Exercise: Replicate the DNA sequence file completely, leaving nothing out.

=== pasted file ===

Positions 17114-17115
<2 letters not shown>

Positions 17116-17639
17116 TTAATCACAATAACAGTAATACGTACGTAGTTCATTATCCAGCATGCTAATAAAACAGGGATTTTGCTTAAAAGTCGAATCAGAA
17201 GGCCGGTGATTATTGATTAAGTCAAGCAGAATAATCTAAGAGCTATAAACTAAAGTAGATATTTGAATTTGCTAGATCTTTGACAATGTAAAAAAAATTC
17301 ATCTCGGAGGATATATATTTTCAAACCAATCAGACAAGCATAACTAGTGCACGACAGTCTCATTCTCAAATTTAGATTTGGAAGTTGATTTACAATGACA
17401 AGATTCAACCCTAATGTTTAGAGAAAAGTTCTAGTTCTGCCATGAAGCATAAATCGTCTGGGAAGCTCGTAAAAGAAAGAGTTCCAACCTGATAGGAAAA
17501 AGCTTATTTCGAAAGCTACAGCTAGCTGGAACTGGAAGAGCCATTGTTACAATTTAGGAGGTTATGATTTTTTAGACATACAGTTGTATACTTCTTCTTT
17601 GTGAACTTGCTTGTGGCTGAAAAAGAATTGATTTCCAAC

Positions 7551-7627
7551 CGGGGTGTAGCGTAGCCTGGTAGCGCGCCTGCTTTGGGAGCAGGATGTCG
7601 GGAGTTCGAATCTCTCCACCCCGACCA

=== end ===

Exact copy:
Positions 17114-17115
<2 letters not shown>

Positions 17116-17639
17116 TTAATCACAATAACAGTAATACGTACGTAGTTCATTATCCAGCATGCTAATAAAACAGGGATTTTGCTTAAAAGTCGAATCAGAA
17201 GGCCGGTGATTATTGATTAAGTCAAGCAGAATAATCTAAGAGCTATAAACTAAAGTAGATATTTGAATTTGCTAGATCTTTGACAATGTAAAAAAAATTC
17301 ATCTCGGAGGATATATATTTTCAAACCAATCAGACAAGCATAACTAGTGCACGACAGTCTCATTCTCAAATTTAGATTTGGAAGTTGATTTACAATGACA
17401 AGATTCAACCCTAATGTTTAGAGAAAAGTTCTAGTTCTGCCATGAAGCATAAATCGTCTGGGAAGCTCGTAAAAGAAAGAGTTCCAACCTGATAGGAAAA
17501 AGCTTATTTCGAAAGCTACAGCTAGCTGGAACTGGAAGAGCCATTGTTACAATTTAGGAGGTTATGATTTTTTAGACATACAGTTGTATACTTCTTCTTT
17601 GTGAACTTGCTTGTGGCTGAAAAAGAATTGATTTCCAAC

Positions 7551-7627
7551 CGGGGTGTAGCGTAGCCTGGTAGCGCGCCTGCTTTGGGAGCAGGATGTCG
7601 GGAGTTCGAATCTCTCCACCCCGACCA